Greg’s WCW run saw him battle young guns like Tom Zenk and Marcus Bagwell. He would go on to form a tag team with Terry Taylor and the duo won the largely devalued United States tag team belts from Big Josh and Ron Simmons. After losing the titles shortly thereafter to the Fabulous Freebirds, Valentine joined forces with The Barbarian and Dick Slater. His WCW run would be over soon after and it was back to the independent scene for Greg.

Dusty Rhodes booked Valentine to do a job for Sting on TV, and Valentine refused to do it.  Dusty asked if he wanted to work or what and Greg said screw it and quit.

Herb Abrams booked Valentine briefly in the “new” UWF – Greg did some shots, then went back to the WWF and discovered Abrams had canceled his checks in retaliation for leaving the UWF.

The Hammer made a brief return to the WWF – participating at the 1993 Survivor Series under a mask as one of Jerry Lawler’s “Knights” and then made a appearance under his actual persona at that year’s Royal Rumble.

Valentine signed a nice contract with WCW in the mid-90’s and was able to coast for 3 years.  He felt the announcers treated him well, despite that he was just a undercard guy.


Valentine would work some shots for the AWF, a promotion that should have suited Greg well as they were based around a “round” system like boxing, which lent itself towards longer matches in which the Hammer excelled at.

Greg would have loved a chance to book a promotion.

Johnny Valentine tried to start a wrestling union in the 60’s.  Greg thinks a union would still be great for the guys.

The Hammer enjoys the work of Rikishi, The Rock, Benoit and HHH.

Yokozuna’s death is discussed.  Valentine had just spent a few weeks teaming with Yoko on a tour and so his death hit Valentine hard.

Another stop for the Hammer during his mid-90’s independent tour was for a Japanese death match company.  This is quite the bizarre match, with Valentine working his methodical offense and ignoring the violent surroundings for much of the encounter.

Greg speculates that telling DDP to “fuck off” when DDP was a fan looking for wrestling info in 1979 may have something to do with WCW not really pushing him in the mid-90’s since Bischoff and DDP are buddies.

Greg was one of many veterans who signed with WCW in the mid-90’s as the roster bloated to over 70 workers.  This era did lend itself to some fun weekend TV though as we were able to see guys like Valentine, The Fantastics, The Rock and Roll Express and other vets work competitive matches with the modern stars – as opposed to the WWF TV of this era which was still presenting a nearly full complement of jobber squashes.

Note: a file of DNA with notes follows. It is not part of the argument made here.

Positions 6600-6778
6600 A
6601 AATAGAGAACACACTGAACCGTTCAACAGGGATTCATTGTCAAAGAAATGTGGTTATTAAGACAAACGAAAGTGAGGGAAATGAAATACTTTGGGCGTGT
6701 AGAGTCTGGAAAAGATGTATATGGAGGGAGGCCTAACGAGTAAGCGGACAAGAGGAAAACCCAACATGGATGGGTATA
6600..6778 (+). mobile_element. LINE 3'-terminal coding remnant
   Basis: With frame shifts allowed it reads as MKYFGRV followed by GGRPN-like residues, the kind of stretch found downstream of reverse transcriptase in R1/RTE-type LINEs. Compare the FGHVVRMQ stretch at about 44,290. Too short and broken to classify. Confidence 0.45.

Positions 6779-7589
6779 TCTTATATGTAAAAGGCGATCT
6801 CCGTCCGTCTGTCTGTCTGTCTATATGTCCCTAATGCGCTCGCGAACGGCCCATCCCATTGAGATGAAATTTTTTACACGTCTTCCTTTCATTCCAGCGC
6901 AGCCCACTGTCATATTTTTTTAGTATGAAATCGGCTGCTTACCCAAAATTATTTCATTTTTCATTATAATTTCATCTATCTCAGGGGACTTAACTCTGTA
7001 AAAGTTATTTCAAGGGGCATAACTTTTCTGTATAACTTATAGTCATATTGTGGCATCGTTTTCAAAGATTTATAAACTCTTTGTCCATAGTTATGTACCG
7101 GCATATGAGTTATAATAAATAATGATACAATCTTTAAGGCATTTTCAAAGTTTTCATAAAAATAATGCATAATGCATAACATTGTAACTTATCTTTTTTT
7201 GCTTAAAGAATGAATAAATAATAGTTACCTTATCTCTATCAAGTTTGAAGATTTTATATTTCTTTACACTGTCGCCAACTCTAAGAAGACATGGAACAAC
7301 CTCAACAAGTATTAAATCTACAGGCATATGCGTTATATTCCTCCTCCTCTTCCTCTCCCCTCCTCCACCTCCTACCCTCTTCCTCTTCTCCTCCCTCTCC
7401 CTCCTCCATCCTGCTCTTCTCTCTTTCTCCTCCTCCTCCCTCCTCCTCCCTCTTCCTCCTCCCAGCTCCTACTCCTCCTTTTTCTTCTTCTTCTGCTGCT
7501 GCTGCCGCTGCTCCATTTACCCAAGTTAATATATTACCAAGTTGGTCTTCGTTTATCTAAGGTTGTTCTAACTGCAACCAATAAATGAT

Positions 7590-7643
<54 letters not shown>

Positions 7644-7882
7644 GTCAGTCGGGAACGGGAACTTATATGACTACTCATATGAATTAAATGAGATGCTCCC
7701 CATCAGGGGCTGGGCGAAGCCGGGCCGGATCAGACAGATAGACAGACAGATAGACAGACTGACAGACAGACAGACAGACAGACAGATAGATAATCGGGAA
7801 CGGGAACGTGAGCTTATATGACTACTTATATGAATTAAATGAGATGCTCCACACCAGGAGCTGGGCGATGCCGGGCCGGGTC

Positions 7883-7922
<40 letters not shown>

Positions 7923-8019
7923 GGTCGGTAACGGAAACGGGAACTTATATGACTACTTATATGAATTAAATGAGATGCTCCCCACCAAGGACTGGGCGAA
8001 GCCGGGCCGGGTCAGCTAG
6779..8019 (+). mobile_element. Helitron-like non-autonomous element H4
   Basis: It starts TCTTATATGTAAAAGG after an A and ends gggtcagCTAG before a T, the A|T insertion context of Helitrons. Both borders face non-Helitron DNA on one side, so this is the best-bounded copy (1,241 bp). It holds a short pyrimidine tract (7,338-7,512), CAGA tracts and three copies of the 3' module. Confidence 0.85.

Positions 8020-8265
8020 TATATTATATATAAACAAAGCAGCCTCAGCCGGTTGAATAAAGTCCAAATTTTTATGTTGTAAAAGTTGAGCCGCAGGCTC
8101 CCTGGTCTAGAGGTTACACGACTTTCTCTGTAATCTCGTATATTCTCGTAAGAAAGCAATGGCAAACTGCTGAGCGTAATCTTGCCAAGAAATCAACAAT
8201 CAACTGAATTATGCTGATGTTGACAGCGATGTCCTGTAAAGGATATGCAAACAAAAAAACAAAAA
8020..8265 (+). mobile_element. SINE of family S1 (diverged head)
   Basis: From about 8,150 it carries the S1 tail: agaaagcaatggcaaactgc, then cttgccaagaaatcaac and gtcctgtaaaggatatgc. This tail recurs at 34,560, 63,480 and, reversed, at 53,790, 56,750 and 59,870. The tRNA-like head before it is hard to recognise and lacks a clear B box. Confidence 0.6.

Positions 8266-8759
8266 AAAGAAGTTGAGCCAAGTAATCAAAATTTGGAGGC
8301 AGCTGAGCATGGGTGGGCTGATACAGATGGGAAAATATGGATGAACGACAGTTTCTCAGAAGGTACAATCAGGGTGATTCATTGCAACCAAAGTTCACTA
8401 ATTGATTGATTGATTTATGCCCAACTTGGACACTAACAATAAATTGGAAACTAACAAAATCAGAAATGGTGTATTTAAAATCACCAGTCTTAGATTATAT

WCW tried signing Greg in 1990 but Vince convinced him to stay in the WWF – Greg regrets not jumping now.

Word association:

Hulk Hogan – Phenomenon, great person


Ric Flair – A little shady at times, good guy though.

Harley Race – Really tough guy and really respected.

Dino Bravo – Greg is still bothered by his murder.

Bischoff – An asshole.

Luger – Couldn’t work, nice guy.

Valentine thinks WCW and WWF need to sign a bunch of vets to help the next generation learn to walk and do jobs for the young guys.

Greg closes by thanking the fans for respecting him and his father.

The Hammer would get a final moment in the sun as he was inducted into the WWE Hall of Fame.  Valentine insists on working to this very day, for anyone who is still willing to pay his wage – this has led to videos surfacing online of Greg appearing in matches in random backyard “federations”.

Next we get the famous Roddy Piper vs. Greg Valentine Dog Collar match shown in full.

Greg Valentine, Bret Hart, Dynamite Kid vs. Tiger Mask, Fujinami and Kimura then shown:

The famous Flair/Valentine suit tearing angle is shown. Then a Valentine vs Flair match is shown where George Scott helps restart the match after Valentine wins in a crooked fashion.  Piper and Valentine then attack Scott and Flair until Steamboat and Youngblood save the day. 

A 1998 match from Japan is next – I don’t recognize Valentine’s opponent.

Greg Valentine vs. Carlos Colon in a cage match from Puerto Rico airs:

We finish off the tape with Dory Funk Jr. vs. Greg Valentine from some random late 90’s Indy show in a tent.  Dory tosses candy to the crowd to establish his babyface status I guess. These guys rewind the clock 20 years and work a rest hold heavy match.

Final Thoughts: The Hammer’s charisma is not off the charts, but I enjoyed his look back upon his career.  Greg definitely seems to believe that his potential was not met after 1986 or so, but he doesn’t come across as bitter.  If you can locate a copy of this version the shoot, with the two hours of bonus matches intact, then I’d be hard pressed to not recommend making the purchase – if for nothing else than to see the lost art of methodical psychology at play by one of the best of his era.


Written by Andrew Lutzke

The grumpy old man of culturecrossfire.com, lover of wrasslin' and true crimes.